Consumer class actions predicated on state laws alleging deceptive claims are one of the scourges of modern marketing. In a recent decision, the Second Circuit laid out some important guidance on whether and how putative class actions based on laws of different states can move forward.
In Langan v. Johnson & Johnson Consumer Companies, Inc., Langan, a Connecticut resident, sued J&J for violating the Connecticut Unfair Trade Practices Act (CUTPA), alleging that two Aveeno Baby washes were deceptively marketed as containing “natural oat formula” when they allegedly only contained 1% natural ingredients. Langan sought class certification on behalf of Connecticut consumers and consumers in 17 other states who purchased the two baby washes under those states’ “mini-FTC Acts”.
A Connecticut federal district judge certified a class of consumers who had purchased the products in 18 states—rejecting J&J’s arguments that the Plaintiff lacked Article III standing to bring a class action under multiple state laws and that the state consumer protection laws were too varied to satisfy the predominance requirement of Rule 23.
On appeal, J&J argued that (1) Langan lacked Article III standing to bring a class action claim on behalf of consumers in states other than Connecticut, and (2) the various state laws at issue are not sufficiently similar to support certifying the class.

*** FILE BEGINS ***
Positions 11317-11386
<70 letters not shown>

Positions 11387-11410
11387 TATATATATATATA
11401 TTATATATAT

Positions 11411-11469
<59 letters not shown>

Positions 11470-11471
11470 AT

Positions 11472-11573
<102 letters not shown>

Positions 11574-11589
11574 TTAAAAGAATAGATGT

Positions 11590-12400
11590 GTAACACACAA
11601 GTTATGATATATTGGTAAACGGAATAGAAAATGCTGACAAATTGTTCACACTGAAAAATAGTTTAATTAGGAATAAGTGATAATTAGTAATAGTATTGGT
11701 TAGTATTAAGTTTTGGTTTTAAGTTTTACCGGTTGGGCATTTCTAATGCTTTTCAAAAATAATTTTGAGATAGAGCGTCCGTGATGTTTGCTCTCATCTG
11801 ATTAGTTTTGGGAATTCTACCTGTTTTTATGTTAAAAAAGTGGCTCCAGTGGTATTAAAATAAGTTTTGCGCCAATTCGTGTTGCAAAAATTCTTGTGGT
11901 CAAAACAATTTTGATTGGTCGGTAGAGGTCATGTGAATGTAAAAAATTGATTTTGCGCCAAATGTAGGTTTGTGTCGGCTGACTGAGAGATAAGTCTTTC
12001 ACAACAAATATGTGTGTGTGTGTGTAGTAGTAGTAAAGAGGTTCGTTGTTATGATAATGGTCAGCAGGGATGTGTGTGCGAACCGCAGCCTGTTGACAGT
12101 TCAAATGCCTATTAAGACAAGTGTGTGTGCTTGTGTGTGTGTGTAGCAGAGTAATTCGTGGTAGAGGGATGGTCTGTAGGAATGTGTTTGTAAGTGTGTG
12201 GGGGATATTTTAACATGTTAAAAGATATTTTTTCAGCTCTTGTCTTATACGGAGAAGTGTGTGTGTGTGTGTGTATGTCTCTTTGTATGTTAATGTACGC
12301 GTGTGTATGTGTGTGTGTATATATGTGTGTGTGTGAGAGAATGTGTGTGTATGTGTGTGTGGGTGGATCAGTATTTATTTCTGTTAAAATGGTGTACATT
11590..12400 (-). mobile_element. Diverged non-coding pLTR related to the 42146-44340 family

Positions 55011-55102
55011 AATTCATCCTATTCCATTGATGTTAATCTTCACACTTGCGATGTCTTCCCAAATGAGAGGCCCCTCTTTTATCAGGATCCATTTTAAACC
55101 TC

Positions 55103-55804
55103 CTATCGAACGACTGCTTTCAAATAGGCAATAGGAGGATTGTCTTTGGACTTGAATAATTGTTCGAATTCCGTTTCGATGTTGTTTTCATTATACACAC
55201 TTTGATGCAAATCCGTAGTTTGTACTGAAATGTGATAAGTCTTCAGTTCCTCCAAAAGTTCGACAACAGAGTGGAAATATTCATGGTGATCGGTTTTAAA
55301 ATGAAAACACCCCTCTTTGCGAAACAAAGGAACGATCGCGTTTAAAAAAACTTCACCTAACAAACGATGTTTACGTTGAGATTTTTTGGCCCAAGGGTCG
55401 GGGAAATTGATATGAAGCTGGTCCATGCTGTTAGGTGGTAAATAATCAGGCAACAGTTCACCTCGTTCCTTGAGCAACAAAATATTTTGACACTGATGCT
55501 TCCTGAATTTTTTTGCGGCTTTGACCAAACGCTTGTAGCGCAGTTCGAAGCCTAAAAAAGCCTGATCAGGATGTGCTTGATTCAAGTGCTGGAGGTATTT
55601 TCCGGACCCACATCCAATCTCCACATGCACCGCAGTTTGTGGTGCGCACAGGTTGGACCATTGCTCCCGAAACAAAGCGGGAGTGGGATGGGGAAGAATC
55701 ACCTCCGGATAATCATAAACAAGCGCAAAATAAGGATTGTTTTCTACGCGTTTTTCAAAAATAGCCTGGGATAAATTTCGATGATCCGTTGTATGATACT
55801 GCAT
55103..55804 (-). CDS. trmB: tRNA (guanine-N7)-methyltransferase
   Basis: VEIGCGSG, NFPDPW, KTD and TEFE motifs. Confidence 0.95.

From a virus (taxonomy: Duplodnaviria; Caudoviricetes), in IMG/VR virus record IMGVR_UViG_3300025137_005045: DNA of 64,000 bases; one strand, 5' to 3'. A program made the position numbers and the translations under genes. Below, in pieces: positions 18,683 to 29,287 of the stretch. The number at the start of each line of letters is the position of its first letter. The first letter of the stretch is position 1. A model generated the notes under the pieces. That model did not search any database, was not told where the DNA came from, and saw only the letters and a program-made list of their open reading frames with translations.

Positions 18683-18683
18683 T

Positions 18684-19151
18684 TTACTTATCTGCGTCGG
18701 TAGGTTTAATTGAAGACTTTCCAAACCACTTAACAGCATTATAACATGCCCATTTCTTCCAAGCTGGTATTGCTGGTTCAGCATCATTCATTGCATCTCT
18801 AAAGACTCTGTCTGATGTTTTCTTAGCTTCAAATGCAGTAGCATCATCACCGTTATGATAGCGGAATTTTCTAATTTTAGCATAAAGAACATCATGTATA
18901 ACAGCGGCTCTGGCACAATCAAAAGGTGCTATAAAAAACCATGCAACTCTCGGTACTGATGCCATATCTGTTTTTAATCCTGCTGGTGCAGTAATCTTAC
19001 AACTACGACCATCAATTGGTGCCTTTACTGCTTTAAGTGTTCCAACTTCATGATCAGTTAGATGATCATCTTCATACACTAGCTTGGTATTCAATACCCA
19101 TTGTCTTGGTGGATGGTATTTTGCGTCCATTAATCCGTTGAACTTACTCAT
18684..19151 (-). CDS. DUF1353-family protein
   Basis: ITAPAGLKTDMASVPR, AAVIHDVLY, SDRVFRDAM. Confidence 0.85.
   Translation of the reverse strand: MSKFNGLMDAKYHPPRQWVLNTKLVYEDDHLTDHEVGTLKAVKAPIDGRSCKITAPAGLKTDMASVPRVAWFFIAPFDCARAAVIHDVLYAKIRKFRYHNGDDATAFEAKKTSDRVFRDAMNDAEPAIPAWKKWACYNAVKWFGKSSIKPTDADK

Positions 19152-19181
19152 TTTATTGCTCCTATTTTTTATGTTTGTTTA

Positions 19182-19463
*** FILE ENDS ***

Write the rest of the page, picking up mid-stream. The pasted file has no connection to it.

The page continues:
The Second Circuit agreed with the trial court’s conclusion that a plaintiff’s ability to bring a class action on behalf of out-of-state class members is not an issue of Article III standing, but rather a question of predominance under Rule 23(b)(3). However, the Second Circuit deemed insufficient the trial court’s analysis of whether the various state laws satisfy the predominance requirement. Agreeing with J&J, the court noted that “the district court’s analysis consisted of one paragraph” and that it summarily concluded that “the identified differences were minor.”
Of particular importance to advertising class actions, the Second Circuit found that the district court had failed to consider J&J’s argument that differences among the various state laws on the issues of reliance, intent to deceive, and causation were not adequately discussed. Similarly, the Second Circuit found the district’s passing mention of potential sub-classes was inadequate. The Second Circuit ruled that if a district court intends to use sub-classes to deal with predominance issues the district court must identify the sub-classes and why they are necessary. Because of these failures, the Second Circuit remanded the case for further proceedings at the district court.
The Second Circuit’s decision provides important guidance on how courts and litigants deal with multi-state consumer class actions. How the district court sorts through the facts given this guidance may provide further instruction especially for other actions predicated on “natural” claims. Stay tuned.